the left-hand road and go to Stevensburg. On the day following I was to proceed to Culpeper Court-House, and devote my attention to the cavalry of the enemy and to the destruction of the Orange and Alexandria Railroad, while the major-general commanding corps was to proceed with Buford's command to execute that portion of the original instructions which referred to operations in rear of the enemy's main body. I attacked the cavalry and artillery of the enemy half an hour after starting, and drove him until it was too dark to distinguish friend from foe.
From information received from a deserter, and from an intercepted dispatch, it was ascertained that Stuart's headquarters were at Brandy Station, and that he was awaiting our approach with his entire force, reported at four brigades, with fifteen pieces of artillery. Subsequent information confirmed the first report.
At 8.05 a.m. on the morning of the 30th, I received the inclosed dispatch from headquarters Cavalry Corps, marked C.* The infantry support referred to was, I suppose, the infantry division at Kelly's Ford. It was found, on arriving at Brandy Station, that Stuart had sent a part of his force, supposed to be two brigades, in the direction of Stevensburg, while the brigades of Fitzburgh and W. H. F. Lee had retired via Culpeper Court-House, at which place my division arrived at 11 a.m., driving, dispersing, and capturing the rear guard of the enemy. Sixty barrels of Confederate flour, a large amount of salt, bacon, &c., fell into barrels of Confederate flour, a large amount of salt, bacon, &c, fell into our hands. My provost-marshal was left with a small force to distribute what my men could not carry off among the suffering people of the town.
The enemy was pursued rapidly by Cedar Mountain toward the Rapidan. From all that could be learned from prisoners, contrabands, and citizens, it was believed that two brigades of the enemy's cavalry were flying before us. The Rapidan was represented as unfordable at the station, and, with the hope of getting the enemy between the stream and my forces, I pushed on until darkness and rain made farther progress impracticable. My advance reached the station, where it was ascertained that the for was practicable, and also the bridge, which had been planked over for the passage of the enemy's artillery. The brigade of Fitzburgh Lee had crossed above.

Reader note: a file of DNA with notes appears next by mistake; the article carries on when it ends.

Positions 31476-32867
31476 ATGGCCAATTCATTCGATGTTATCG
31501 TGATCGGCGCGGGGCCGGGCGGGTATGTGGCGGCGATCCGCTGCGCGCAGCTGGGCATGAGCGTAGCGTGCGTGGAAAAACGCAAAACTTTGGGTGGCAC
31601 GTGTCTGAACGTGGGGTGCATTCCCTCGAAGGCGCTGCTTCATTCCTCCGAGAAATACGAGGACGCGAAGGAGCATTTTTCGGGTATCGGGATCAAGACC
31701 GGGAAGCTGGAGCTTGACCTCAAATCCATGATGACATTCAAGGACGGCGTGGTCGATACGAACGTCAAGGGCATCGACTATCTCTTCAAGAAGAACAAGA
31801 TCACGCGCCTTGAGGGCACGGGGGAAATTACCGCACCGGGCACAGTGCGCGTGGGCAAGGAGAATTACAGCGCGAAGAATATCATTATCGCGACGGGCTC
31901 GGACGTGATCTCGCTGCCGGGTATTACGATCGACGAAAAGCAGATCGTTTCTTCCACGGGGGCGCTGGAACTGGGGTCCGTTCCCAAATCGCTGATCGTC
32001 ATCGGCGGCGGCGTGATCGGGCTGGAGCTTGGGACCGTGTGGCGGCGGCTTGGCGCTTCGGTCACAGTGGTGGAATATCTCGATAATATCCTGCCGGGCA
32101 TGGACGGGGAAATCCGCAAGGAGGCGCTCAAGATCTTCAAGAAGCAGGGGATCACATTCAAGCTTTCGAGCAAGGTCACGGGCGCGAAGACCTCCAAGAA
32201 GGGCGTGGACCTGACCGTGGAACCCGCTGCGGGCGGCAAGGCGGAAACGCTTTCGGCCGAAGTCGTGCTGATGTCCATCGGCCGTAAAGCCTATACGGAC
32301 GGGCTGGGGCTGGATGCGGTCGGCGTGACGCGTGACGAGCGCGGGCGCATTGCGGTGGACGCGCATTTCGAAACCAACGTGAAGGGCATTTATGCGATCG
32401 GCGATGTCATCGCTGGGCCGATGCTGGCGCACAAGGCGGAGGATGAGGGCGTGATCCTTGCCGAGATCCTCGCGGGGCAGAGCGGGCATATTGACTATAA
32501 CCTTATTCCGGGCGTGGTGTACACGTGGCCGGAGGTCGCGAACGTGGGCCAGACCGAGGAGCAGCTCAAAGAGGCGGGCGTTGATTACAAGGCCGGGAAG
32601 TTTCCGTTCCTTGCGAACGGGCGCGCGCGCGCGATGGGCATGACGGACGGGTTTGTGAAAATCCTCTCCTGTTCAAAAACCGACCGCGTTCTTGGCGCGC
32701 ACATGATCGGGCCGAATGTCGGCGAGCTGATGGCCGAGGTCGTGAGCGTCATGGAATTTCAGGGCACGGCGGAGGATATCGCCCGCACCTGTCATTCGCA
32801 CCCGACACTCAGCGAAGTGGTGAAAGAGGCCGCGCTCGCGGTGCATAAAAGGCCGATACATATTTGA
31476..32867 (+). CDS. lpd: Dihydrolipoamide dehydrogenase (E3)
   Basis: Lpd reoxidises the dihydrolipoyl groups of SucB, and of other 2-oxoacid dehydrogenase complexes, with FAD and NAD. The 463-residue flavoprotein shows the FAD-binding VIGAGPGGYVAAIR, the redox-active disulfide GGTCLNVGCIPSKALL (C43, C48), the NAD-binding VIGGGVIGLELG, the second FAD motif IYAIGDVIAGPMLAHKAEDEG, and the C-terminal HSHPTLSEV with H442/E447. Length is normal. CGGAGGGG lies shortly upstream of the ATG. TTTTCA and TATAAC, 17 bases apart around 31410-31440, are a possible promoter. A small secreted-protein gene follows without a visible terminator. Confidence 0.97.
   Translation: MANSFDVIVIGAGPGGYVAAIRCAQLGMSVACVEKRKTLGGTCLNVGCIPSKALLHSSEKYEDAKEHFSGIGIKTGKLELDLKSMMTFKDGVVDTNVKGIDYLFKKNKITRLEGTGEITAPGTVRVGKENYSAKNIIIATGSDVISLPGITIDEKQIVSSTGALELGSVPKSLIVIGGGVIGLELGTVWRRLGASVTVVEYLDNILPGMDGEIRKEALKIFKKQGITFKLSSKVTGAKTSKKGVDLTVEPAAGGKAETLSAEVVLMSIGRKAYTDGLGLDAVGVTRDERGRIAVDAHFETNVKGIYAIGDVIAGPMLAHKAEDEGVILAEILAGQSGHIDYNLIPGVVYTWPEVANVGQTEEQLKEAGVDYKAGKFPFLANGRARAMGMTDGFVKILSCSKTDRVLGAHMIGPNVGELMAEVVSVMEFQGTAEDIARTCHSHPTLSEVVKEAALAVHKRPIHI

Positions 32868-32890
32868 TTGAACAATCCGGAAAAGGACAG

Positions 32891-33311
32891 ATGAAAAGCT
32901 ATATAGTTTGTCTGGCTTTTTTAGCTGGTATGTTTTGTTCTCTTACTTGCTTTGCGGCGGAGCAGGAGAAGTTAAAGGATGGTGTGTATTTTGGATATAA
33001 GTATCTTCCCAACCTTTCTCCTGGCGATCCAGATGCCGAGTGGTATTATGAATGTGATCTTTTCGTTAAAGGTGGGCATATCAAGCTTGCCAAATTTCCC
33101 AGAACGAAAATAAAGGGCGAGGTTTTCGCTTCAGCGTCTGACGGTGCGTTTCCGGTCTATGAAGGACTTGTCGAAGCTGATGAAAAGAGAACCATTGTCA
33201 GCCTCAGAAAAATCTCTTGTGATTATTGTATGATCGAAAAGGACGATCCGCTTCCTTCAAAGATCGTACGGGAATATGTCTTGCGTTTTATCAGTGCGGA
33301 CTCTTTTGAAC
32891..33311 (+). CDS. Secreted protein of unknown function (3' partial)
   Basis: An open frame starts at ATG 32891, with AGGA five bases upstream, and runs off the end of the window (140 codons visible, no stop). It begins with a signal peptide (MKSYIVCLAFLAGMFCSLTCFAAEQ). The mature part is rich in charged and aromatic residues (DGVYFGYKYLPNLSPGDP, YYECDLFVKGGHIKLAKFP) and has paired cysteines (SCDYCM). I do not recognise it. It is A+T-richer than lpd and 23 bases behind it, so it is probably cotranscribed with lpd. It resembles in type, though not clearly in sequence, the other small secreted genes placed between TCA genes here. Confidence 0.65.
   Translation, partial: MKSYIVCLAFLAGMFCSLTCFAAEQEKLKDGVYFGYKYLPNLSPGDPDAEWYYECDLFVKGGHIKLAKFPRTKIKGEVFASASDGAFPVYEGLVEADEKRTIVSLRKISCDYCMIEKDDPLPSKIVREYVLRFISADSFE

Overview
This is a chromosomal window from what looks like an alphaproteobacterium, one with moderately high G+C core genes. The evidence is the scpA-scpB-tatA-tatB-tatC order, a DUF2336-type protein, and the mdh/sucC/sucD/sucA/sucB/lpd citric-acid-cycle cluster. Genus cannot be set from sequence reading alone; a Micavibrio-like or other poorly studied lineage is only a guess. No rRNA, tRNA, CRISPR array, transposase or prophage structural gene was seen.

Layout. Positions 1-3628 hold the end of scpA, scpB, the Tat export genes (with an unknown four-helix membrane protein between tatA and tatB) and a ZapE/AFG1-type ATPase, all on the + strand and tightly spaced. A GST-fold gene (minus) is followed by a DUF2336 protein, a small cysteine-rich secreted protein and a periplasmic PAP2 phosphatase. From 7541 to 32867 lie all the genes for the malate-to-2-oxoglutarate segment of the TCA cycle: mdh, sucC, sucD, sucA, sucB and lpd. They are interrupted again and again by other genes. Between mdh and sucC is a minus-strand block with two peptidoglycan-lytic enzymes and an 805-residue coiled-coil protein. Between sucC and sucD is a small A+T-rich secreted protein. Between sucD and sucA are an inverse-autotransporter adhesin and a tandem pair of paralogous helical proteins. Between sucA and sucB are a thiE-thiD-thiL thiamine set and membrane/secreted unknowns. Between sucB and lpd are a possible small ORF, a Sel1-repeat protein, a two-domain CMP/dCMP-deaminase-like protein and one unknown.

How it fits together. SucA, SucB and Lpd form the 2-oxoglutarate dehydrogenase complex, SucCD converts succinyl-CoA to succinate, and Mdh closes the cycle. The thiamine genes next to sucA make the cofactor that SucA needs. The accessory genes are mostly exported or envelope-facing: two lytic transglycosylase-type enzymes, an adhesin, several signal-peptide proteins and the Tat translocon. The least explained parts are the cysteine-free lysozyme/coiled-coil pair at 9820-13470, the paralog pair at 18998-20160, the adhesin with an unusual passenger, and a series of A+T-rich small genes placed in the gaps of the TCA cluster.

The enemy opened with artillery upon my advance from across the river, and harassed my pickets during the night with the fire of sharpshooters. All the intelligence we had been able to gather from a captured mail, and from various other sources, went to show that the enemy believed the Army of the Potomac was advancing over that line, and that Jackson was at Gordonsville with 25,000 men to resist its approach. He was reported to have been at Gordonsville the day before at 3 p.m. The information was collected and considered carefully, and deemed reliable and important. It was sent to Major-General Hooker about 11 p.m., April 30. At 6.30 p.m., that evening, I had received the inclosed dispatch, marked D,* from which it was evident I had anticipated the wishes of the major general commanding corps.
In the morning I sent scouting parties up and down the river. The enemy did the same on the opposite side. I found, upon reconnoitering the position, that the defenses of the enemy on the other side were strong and skillfully constructed. Nothing but a direct fire could be brought to bear upon their works from the north side. Their pits were filled with sharpshooters, who completely commanded the ford and bridge. They had four guns in position, of various calibers, which completely swept the open space on this side. It was my opinion at the